3. The dispute in LB Indiana regarding lake front property rights is typical of most beach communities along our Great Lakes. Simply put, communication to non owners when visiting the lakefront would be beneficial. The Great Lakes are designated navigational waters (including shorelines). The high-water mark signifies the area one is able to navigate. This means you can walk, run, skip, etc. along the shores. You can't however loiter, camp, sunbath in front of someones property. Informational signs may be helpful to owners and visitors. Our Great Lakes are a treasure that should be enjoyed by all. PS We should all be concerned that the Long Beach, Indiana community is on septic systems.

  4. Dear Fan, let me help you correct the title to your post. "ACLU is [Left] most of the time" will render it accurate. Just google it if you doubt that I am, err, "right" about this: "By the mid-1930s, Roger Nash Baldwin had carved out a well-established reputation as America’s foremost civil libertarian. He was, at the same time, one of the nation’s leading figures in left-of-center circles. Founder and long time director of the American Civil Liberties Union, Baldwin was a firm Popular Fronter who believed that forces on the left side of the political spectrum should unite to ward off the threat posed by right-wing aggressors and to advance progressive causes. Baldwin’s expansive civil liberties perspective, coupled with his determined belief in the need for sweeping socioeconomic change, sometimes resulted in contradictory and controversial pronouncements. That made him something of a lightning rod for those who painted the ACLU with a red brush." http://www.harvardsquarelibrary.org/biographies/roger-baldwin-2/ "[George Soros underwrites the ACLU' which It supports open borders, has rushed to the defense of suspected terrorists and their abettors, and appointed former New Left terrorist Bernardine Dohrn to its Advisory Board." http://www.discoverthenetworks.org/viewSubCategory.asp?id=1237 "The creation of non-profit law firms ushered in an era of progressive public interest firms modeled after already established like the National Association for the Advancement of Colored People ("NAACP") and the American Civil Liberties Union ("ACLU") to advance progressive causes from the environmental protection to consumer advocacy." https://en.wikipedia.org/wiki/Cause_lawyering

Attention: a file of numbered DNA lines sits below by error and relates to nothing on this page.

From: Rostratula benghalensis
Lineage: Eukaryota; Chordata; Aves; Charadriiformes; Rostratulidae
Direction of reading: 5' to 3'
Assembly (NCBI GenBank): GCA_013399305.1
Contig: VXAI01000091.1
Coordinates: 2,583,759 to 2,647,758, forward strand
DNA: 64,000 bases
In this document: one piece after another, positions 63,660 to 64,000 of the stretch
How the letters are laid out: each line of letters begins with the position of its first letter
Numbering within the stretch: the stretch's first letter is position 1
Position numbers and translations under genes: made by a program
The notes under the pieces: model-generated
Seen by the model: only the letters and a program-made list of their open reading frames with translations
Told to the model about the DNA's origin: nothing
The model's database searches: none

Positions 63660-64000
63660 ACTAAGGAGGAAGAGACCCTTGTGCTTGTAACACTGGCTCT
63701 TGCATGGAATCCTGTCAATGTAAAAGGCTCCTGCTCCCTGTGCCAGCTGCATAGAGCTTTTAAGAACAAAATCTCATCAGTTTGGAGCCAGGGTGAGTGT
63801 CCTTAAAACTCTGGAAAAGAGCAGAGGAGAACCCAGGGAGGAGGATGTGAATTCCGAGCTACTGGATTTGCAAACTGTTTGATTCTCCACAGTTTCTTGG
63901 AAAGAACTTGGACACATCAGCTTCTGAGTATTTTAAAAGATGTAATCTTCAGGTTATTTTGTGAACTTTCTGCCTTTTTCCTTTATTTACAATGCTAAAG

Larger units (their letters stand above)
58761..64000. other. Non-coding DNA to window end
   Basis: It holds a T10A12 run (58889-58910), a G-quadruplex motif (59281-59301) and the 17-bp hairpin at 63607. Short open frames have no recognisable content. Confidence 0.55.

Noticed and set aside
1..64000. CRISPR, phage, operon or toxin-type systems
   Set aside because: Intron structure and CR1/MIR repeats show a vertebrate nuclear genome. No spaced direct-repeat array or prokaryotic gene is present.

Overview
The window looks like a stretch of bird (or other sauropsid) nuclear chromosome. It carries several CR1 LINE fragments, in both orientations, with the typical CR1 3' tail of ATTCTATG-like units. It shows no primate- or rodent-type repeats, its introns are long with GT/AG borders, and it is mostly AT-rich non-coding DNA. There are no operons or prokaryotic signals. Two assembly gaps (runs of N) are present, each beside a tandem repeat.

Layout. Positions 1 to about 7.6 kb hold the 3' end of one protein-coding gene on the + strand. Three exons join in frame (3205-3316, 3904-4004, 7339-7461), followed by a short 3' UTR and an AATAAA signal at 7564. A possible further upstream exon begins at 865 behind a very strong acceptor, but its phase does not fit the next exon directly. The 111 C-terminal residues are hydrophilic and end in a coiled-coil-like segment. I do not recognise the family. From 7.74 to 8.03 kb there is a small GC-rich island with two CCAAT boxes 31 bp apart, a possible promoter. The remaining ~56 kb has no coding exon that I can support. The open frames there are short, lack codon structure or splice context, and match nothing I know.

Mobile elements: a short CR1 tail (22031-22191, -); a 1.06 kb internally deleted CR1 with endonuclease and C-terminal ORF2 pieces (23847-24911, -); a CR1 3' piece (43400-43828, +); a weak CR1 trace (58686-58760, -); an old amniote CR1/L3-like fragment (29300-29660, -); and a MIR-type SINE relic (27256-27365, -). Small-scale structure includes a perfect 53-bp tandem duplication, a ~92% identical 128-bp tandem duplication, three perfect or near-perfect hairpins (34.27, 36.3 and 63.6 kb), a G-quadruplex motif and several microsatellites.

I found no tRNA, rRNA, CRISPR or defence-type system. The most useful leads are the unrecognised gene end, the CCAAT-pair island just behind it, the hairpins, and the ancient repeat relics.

5. Mr. Foltz: Your comment that the ACLU is "one of the most wicked and evil organizations in existence today" clearly shows you have no real understanding of what the ACLU does for Americans. The fact that the state is paying out so much in legal fees to the ACLU is clear evidence the ACLU is doing something right, defending all of us from laws that are unconstitutional. The ACLU is the single largest advocacy group for the US Constitution. Every single citizen of the United States owes some level of debt to the ACLU for defending our rights.